Conclusion: Bacteria of public health concern were isolated and the ability of any of them to show multiple antibiotic resistances, survive at low pH, produces three or more virulent factors was considered a possibility of pathogenicity of that organism.


Open Access Review Article

Physicochemical Analysis and Microbiological Assessment of Tannery Effluent Discharged from Tanneries around Nigeria’s Kano Industrial Estates

M. Umar, M. A. Ibrahim, M. B. Mustapha, I. B. Mohammed, U. T. Tashi, A. Obafemi, G. I. Ahmad

Journal of Advances in Microbiology, Page 1-12
DOI: 10.9734/JAMB/2017/31437

Aims: Research study on physicochemical analysis and microbiological assessment of tannery effluent discharged from tanneries around Nigeria’s Kano industrial estate was carried out. 

Duration of Study: The study was conducted between September 2015 and December 2016.

Methodology: A total of 10 effluent samples were aseptically collected and analyzed by standard methods. Physicochemical parameters were analyzed. The bacteriological quality of the tannery effluents was analyzed by total aerobic mesophilic count and total coliform count techniques. The isolated bacteria were microscopically and biochemically characterized.

Results: The pH of the analyzed effluents ranged between 6.80 and 7.50 at the temperature range of 25°C to 38°C. The sulphide content ranged between 0.30 mg/l to 0.37 mg/l, with ammonium content ranging from 0.40 mg/l to 0.48 mg/l. The chromium content ranged between 30 mg/l to 83 mg/l. The potassium content ranged between 0.07 mg/l to 0.40 mg/l, with magnesium ranging from 0.40 mg/l to 6.35 mg/l. Phosphorus content ranged from 4.00 mg/l to 4.50 mg/l. The total aerobic mesophilic counts and total coliform counts recorded the presence of Bacillus sp. Pseudomonas sp., Proteus mirabilis, Escherichia coli, Klebsiella sp. and Streptococcus faecalis. The total aerobic counts ranged from 4.40 × 104 to 2.73 × 105 cfu/ml. Samples B, C and G were found to be within the standard given by Federal Environmental Protection Agency. The total coliform counts ranged from 1.46 × 105 to 1.26 × 106 cfu/ml, with highest coliform counts of 1.26 × 106 cfu/ml in sample A, which is relatively higher than the permissible value of the World Health Organization guideline limit for faecal coliform bacteria.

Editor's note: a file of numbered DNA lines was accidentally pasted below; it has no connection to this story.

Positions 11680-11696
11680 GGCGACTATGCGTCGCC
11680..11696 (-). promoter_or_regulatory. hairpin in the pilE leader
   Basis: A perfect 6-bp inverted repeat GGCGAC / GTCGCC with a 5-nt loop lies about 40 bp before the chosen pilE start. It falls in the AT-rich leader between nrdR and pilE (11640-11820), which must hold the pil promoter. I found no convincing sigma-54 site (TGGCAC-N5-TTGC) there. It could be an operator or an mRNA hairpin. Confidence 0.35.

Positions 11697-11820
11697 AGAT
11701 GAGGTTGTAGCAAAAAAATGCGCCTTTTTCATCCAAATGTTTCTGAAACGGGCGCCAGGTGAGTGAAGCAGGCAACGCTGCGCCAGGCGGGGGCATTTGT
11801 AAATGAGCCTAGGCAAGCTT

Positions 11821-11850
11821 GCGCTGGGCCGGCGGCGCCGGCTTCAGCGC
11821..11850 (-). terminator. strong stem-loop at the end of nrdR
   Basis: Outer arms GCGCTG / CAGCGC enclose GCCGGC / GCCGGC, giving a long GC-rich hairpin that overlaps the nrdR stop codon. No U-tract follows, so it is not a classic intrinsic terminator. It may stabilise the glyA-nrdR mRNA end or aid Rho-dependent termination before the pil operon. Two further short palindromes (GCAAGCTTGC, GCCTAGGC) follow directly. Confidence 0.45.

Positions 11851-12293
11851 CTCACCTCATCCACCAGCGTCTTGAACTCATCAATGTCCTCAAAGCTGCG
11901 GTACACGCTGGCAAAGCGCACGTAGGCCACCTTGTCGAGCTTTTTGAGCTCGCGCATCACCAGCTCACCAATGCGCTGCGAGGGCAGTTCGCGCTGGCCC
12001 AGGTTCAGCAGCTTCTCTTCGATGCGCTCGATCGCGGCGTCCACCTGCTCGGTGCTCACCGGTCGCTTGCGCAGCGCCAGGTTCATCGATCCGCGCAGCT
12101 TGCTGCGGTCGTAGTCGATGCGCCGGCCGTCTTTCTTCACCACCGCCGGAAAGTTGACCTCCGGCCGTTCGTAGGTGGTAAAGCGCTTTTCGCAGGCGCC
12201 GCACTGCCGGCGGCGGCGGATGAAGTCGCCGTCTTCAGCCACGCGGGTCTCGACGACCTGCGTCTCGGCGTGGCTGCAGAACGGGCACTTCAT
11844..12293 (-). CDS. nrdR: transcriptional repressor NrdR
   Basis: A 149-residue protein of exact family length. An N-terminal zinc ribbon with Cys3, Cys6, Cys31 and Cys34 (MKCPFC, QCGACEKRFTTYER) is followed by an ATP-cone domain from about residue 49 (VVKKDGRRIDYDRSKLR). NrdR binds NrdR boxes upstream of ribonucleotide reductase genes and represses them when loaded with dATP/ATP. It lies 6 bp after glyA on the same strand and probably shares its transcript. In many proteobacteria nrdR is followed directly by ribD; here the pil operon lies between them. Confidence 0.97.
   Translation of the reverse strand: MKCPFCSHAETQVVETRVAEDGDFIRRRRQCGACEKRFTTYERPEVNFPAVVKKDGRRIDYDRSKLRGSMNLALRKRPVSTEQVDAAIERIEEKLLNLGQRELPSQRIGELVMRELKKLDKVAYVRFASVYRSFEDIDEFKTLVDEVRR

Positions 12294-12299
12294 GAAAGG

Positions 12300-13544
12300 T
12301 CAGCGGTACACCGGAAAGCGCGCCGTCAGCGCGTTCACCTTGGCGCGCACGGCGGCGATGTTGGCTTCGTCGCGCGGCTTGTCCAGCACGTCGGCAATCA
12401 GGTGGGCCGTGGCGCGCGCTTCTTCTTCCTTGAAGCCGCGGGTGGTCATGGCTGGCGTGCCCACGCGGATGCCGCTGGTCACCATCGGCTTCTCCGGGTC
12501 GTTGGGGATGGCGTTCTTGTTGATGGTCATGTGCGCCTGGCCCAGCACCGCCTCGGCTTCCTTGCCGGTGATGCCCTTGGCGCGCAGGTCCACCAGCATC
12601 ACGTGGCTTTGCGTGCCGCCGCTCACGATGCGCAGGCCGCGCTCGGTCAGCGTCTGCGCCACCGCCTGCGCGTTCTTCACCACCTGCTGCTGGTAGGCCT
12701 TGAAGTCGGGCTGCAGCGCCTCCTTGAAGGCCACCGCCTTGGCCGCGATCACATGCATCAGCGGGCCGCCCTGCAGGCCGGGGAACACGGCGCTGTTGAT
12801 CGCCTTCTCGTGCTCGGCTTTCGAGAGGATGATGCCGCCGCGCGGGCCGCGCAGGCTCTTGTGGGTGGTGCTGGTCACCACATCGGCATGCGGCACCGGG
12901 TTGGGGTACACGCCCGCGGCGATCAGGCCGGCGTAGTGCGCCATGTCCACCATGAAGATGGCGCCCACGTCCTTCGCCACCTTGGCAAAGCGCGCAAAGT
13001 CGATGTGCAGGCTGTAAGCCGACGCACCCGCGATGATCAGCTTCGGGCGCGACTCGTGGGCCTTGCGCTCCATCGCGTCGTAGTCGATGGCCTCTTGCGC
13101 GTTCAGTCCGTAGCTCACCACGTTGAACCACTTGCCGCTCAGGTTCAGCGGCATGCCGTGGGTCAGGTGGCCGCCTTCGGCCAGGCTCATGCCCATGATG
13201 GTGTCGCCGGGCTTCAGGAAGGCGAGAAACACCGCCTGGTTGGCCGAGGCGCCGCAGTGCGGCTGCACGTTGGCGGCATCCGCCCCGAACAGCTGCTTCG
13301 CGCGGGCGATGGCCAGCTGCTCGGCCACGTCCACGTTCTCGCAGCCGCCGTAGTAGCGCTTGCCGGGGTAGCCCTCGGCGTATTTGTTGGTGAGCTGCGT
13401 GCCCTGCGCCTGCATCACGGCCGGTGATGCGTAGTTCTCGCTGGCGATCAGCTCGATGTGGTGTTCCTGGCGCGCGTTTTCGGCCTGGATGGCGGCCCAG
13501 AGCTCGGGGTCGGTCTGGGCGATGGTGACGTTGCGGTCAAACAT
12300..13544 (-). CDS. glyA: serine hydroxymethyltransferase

Conclusion: The physicochemical parameters analyzed showed varying conformity and divergence to the standards set by the national and international environmental regulatory bodies. The study showed that contaminants were within statutory limits, with few samples recording hazardous potentials. The effluents could pose little or no environmental risk when let into open waters, but presence of Escherichia coli in the effluent shows the possibility that there may be an outbreak of waterborne diseases soon within the study area.